Tuesday, March 5, 2013

Panpsychism is the philosophical position that mind is a fundamental feature of the world. Given our scientifically dominated world-view, it is an odd concept for most, but it is not without its philosophical merits,  it is very hard to refute, and remains a valid philosophical alternative as long as Emergentism isn't proven by science. Even though it posits fundamental properties to the world for which there is no current scientific support, it is not a doctrine at opposition to science and empirical research. The Stanford Encyclopedia of Philosophy entry is a very good resource to read more about it.

Panpsychism attributes mental properties to fundamental constituents of the world (the elementary particles of physics) and one of the things that preoccupies me about Panpsychism is the question of whether these elementary particles are conscious or unconscious. One can postulate that elementary particles do indeed possess states of consciousness, but that this consciousness is of an extremely impoverished degree. Much perhaps like electrons possessing gravitational force. They do, but it is so tremendously weak as to be undetectable. One advantage of this postulate is that it by-passes the hard problem of emergence by taking consciousness itself down to the fundamental level. Nonetheless, it is clear to us that some combinations of elementary particles display higher level consciousness, while other combinations do not, so there is still some account required of how and why this happens. Perhaps it may be something of the sort of electromagnetic properties. All electrons possess electromagnetic properties, but only certain objects display magnetism while most others do not. So a certain account of weak emergence is still required. Secondly, the thought of an electron possessing consciousness makes me uneasy because it appears to me that consciousness is always consciousness of something, and the objects of consciousness for living organisms are provided by the sense organs. In the absence of sensory perception, what can consciousness be conscious of? What would an electron be conscious of? What is it like to be an electron?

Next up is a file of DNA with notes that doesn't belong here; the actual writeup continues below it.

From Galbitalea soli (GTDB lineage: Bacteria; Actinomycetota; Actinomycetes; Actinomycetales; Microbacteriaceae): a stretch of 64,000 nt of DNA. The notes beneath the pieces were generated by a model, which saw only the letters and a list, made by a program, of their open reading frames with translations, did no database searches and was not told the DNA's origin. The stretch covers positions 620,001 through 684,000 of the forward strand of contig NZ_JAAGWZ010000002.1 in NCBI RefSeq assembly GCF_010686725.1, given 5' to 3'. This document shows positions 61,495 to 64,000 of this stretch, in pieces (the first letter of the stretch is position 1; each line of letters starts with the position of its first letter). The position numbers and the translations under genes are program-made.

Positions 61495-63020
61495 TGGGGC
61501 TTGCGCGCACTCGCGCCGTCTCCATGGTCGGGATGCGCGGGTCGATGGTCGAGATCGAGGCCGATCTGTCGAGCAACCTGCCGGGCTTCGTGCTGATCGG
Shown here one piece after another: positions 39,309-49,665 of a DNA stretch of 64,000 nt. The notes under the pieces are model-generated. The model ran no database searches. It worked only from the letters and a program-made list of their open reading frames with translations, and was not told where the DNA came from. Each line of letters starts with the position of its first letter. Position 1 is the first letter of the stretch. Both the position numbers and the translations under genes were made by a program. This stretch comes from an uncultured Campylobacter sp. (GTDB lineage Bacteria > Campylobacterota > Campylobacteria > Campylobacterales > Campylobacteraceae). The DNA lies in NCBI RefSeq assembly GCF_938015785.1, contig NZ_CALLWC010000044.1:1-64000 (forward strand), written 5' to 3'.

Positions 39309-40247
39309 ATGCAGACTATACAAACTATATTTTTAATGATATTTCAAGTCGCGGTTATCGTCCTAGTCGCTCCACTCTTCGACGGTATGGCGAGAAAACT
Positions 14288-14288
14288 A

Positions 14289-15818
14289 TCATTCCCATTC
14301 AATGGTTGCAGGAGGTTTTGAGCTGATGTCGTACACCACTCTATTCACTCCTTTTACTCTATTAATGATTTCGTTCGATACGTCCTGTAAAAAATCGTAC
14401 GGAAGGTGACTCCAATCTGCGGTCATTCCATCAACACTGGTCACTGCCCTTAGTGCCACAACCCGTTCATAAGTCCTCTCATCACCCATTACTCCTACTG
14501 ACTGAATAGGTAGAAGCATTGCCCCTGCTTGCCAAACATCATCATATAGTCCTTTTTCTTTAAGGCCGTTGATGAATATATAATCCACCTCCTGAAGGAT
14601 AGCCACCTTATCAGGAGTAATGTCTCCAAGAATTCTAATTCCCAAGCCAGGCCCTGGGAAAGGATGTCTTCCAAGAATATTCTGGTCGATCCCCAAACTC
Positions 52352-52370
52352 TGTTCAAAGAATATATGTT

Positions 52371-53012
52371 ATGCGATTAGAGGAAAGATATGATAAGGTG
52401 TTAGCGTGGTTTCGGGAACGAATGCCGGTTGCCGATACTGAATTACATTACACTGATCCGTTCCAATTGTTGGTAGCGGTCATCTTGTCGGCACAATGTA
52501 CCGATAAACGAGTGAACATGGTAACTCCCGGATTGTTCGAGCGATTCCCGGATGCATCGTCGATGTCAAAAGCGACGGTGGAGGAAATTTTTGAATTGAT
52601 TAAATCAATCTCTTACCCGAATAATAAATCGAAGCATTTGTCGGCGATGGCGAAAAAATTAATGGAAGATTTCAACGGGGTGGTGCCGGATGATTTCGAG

The other alternative open for panpsychists is to maintain that elementary particles possess mental properties but are not conscious. The mental properties would act as precursors of consciousness, and here again an account of emergence would be required as to how these precursor properties generate consciousness. Can mental states exist without consciousness? It sounds like an odd idea when talking about elementary particles, but unconscious states of mind definitely exist in the human brain, as psychoanalysts are well aware. Can we really make a valid analogy between human unconscious and the unconscious mental properties of electrons? I don't know. Furthermore, the explanation of how conscious mental states arise from unconscious mental states requires a greater philosophical leap compared to the explanation of how impoverished conscious states lead to full-fledge conscious states, raising the question of why such a panpsychism is explanatory superior to emergentism.

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